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Re: gas

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Posted by Kelly M on October 18, 2003 at 05:59:32:

In Reply to: gas posted by Lyndsay on October 17, 2003 at 09:57:54:

: My son is 3 1/2 weeks old and breastfed every 3 hours. His has extreme gas pains that last up to 3 hours twice a day. I use gripe, have massaged his stomach, watched my diet but nothing seems to help. He screams and stiffens and streches in pain. Any ideas?

I agree with phil on this one, it also sounds like colic to me too, try winding the baby more often and try colic drops before every feed.
Heres some info i found, Hope it helps
Best of luck

Your baby cries every afternoon for hours at a time, and the crying has worn you down to the point where you feel like joining in. What could be upsetting your child?

When a healthy baby cries like this, chances are that it's colic. Colic is not a physical disorder or disease. Doctors define colic as 3 or more hours a day of continued crying. The crying is not due to hunger, a wet diaper, or other visible causes, and the child cannot be calmed down. Colic usually goes away by 3 months of age.

A baby's fussiness may not be colic at all. The first thing to do is look for signs of illness.

Colicky babies have a healthy sucking reflex and a good appetite. Sick babies may appear colicky but won't have the same strong sucking reflex, and they'll also drink less milk.
Colicky babies like to be cuddled and handled. Sick babies appear "sore," because they don't like to be handled despite their fussiness.
Colicky babies may spit up from time to time, but if your baby is actually vomiting, call your child's doctor. Vomiting is not a sign of colic.
Colicky babies typically have normal stools. If your baby is difficult to console and has diarrhea or blood in the stool, you should call the doctor.
Doctors aren't sure what causes colic. It used to be thought that colic was the result of a milk allergy, but doctors now believe that this is rarely, if ever, the case. After all, breastfed babies get colic too. They also believe that colic is probably not caused by gas. It may be hard to tell which came first, the gas or the colic, but research suggests that more often than not, a colicky baby has developed gas by swallowing too much air during crying spells. Prescribing anti-gas drops has not proven to be an effective way to treat colic, although it does seem to help some babies.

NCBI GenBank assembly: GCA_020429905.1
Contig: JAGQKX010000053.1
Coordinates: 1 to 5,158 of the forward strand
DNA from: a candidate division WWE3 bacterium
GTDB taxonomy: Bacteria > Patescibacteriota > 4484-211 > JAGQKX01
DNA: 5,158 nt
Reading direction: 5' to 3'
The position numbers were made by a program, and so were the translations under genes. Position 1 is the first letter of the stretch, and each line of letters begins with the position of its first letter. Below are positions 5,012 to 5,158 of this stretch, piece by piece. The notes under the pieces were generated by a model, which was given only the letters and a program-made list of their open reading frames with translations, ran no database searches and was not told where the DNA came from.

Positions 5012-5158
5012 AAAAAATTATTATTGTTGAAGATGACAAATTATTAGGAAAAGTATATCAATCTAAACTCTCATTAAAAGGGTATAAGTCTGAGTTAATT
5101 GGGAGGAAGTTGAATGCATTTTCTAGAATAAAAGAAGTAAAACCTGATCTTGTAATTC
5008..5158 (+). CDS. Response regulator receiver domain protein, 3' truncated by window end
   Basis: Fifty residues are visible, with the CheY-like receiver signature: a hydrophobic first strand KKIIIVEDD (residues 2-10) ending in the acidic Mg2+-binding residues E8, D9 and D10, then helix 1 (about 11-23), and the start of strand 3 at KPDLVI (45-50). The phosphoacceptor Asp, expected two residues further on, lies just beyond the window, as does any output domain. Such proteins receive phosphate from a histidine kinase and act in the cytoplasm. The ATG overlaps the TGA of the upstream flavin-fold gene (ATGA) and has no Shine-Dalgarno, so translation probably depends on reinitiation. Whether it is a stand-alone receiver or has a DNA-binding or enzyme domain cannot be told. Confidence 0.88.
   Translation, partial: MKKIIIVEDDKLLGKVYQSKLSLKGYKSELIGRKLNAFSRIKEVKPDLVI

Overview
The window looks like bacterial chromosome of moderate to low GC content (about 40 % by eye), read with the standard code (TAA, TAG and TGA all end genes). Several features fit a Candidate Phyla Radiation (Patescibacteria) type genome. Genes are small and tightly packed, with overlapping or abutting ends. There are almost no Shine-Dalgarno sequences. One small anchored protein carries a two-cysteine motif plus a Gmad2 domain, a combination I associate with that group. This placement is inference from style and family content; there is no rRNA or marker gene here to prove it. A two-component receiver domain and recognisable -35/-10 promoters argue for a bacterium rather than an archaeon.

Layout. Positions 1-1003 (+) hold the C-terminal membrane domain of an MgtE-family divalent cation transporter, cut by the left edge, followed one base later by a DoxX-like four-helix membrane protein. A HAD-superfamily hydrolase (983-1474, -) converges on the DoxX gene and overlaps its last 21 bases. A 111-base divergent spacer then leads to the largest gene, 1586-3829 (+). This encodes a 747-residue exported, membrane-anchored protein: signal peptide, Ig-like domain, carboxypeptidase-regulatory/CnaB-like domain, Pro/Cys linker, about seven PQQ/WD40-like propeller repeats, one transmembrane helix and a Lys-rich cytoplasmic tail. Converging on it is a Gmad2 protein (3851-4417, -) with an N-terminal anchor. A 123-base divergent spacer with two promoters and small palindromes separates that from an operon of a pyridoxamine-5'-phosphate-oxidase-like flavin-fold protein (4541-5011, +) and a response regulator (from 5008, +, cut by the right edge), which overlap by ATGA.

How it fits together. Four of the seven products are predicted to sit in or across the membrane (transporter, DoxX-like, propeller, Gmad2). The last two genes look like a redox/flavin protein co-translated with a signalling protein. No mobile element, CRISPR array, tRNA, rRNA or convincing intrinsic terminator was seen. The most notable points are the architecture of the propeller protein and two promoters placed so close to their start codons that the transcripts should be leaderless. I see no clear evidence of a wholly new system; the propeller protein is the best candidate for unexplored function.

Some doctors think that colic is due to the baby's own temperament. Some babies just take a little bit longer to get adjusted to the world or a day and night cycle. This is perfectly normal, and the colic will eventually go away.

There is no single treatment that always gives relief to infants with colic, but there are some things you can do for your colicky baby that may make life easier for both of you. First, make sure your baby is not hungry. If not, don't continue trying to feed your baby. Instead, try to console him or her. You won't be "spoiling" the baby with your attention. Rather, you'll be showing your child that you respond to his or her needs. You can also:

Walk with your baby or sit in a rocking chair, trying various positions.
Try burping your baby more often during feedings.
Place your baby across your lap on his or her belly and rub your baby's back.
Put your baby in a swing. The motion may have a soothing effect.
Put your baby in an infant seat in the back of the car and go for a ride. The vibration and movement of the car often calm a baby.
Caring for a colicky baby can be extremely frustrating, so be sure to take care of yourself, too. Don't blame yourself or your baby for the constant crying - colic is nobody's fault. Try to relax, and remember that your baby will eventually outgrow this phase. In the meantime, if you need a break from your baby's crying, take one. Friends and relatives are often happy to watch your baby when you need some time to yourself.

If you are unsure whether your baby's crying is colic or a symptom of another illness, call your child's doctor.

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